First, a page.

A new study, carried out by the Nuffield Department of Population Health and the Oxford Martin School, has claimed that the introduction of a tax red and processed meats could prevent in excess of 220,00 deaths, whilst also saving over €34 billion in healthcare costs.
The results of the study were published yesterday, November 7th, in the PLoS One journal and focused on the optimal levels of taxation for meats in 149 different regions throughout the world. With the World Health Organisation (WHO) now classifying lamb, pork and beef as carcinogenic when eaten in the processed form and possibly being carcinogenic in the unprocessed form, the aim of the study was to try and promote a change in consumption patterns.
These meats have also recently been linked to increased coronary heart disease rates, and increased stroke and type 2 diabetes rates. It was also hoped that the study could account for the cost burden on healthcare systems, associated with the consumption of these meats.
For the higher income countries, the study found that red meats needed to be at least 20% more expensive.
The study also found that processed meats, such as bacon, sausages and products like jerky, would need to have their price doubled at least, to account for health costs associated with their consumption.
Rather than prohibiting the consumption of these meats, the research set out to estimate tax levels that would account for the healthcare costs related to it. The study was led by Dr Marco Springmann, of the Oxford Martin Programme on the Future of Food and the Nuffield Department of Population Health, University of Oxford. It estimated that by 2020 there will be at least 2.4 million deaths attributable to the consumption of red and processed meats, while they also estimated healthcare costs in the region of $285billion (€248billion).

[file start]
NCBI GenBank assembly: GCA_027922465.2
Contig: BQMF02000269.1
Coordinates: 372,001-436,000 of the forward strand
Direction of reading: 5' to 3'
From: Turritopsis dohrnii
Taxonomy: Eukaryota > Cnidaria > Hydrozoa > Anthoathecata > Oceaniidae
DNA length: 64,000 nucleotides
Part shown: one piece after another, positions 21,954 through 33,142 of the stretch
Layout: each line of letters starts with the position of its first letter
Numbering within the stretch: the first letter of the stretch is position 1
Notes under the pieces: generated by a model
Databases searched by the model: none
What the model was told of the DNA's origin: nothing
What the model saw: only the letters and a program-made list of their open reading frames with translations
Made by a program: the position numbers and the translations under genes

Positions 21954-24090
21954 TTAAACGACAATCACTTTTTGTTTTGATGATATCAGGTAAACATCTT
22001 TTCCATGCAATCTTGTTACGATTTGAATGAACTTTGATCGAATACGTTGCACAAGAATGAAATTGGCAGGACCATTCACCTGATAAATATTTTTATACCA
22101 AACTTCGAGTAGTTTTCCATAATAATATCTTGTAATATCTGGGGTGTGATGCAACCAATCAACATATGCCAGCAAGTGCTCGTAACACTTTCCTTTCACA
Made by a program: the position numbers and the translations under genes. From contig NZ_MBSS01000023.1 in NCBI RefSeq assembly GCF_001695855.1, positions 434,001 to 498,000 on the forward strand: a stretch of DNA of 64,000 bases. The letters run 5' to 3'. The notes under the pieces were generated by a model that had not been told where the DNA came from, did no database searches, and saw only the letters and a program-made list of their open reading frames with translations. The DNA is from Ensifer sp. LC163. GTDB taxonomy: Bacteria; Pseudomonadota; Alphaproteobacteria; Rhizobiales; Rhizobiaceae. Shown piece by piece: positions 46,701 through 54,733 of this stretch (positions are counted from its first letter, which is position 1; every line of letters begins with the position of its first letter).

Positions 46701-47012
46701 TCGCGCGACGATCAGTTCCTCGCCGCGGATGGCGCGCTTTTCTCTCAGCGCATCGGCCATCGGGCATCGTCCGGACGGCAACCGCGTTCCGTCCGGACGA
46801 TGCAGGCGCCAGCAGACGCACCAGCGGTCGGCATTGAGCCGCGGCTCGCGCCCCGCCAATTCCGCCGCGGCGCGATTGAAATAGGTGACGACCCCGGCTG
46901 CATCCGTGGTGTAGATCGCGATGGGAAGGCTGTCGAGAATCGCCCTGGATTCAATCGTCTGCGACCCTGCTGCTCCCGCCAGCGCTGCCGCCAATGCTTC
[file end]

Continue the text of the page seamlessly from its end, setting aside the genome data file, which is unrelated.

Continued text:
'The consumption of red and processed meat exceeds recommended levels in most high- and middle-income countries. This is having significant impacts not only on personal health, but also on healthcare systems, which are taxpayer-funded in many countries, and on the economy, which is losing its labour force due to ill health and care for family members who fall ill,' Dr Springmann said.
Taxation of meats -
Like taxes on other products that can harm health including alcohol, tobacco and sugar, a tax on red and processed meat, the study claims, could encourage consumers to make healthier choices.
The research suggests that if these health taxes were introduced, the consumption of processed meat would decline by about two portions per week in high-income countries and by 16% globally. It did, however, not that the consumption levels of unprocessed red meat would remain steady, due to consumers substituting it for processed meat.
The calculation of proposed tax levels followed the principles of optimal taxation, to account for the health costs of red and processed meat consumption. Their forecast that tax revenues from meats would amount to US$172 billion (€149.7 billion) globally, covering approximately 70% of the health costs associated with red and processed meat consumption. To fully cover the costs, they estimated that health taxes would have to be doubled.
'I hope that governments will consider introducing a health levy on red and processed meat as part of a range of measures to make healthy and sustainable decision-making easier for consumers.” said Dr Springmann.
“A health levy on red and processed meat would not limit choices, but send a powerful signal to consumers and take pressure off our healthcare systems,' Dr Springmann added.
Other benefits -
The study also noted that an overall worldwide reduction in the consumption of processed meats would have positive knock-on effects on issues such as climate change and obesity.
The researchers report that it would reduce global greenhouse gas emissions by over one hundred million tonnes, due to lower beef consumption. Obesity levels would also witness reductions, they claim, with customers switching to lower-calorie substitutions.
'Nobody wants governments to tell people what they can and can’t eat. However, our findings make it clear that the consumption of red and processed meat has a cost, not just to people’s health and to the planet, but also to the healthcare systems and the economy,' Dr Springmann concluded.
To Read more on the study see here.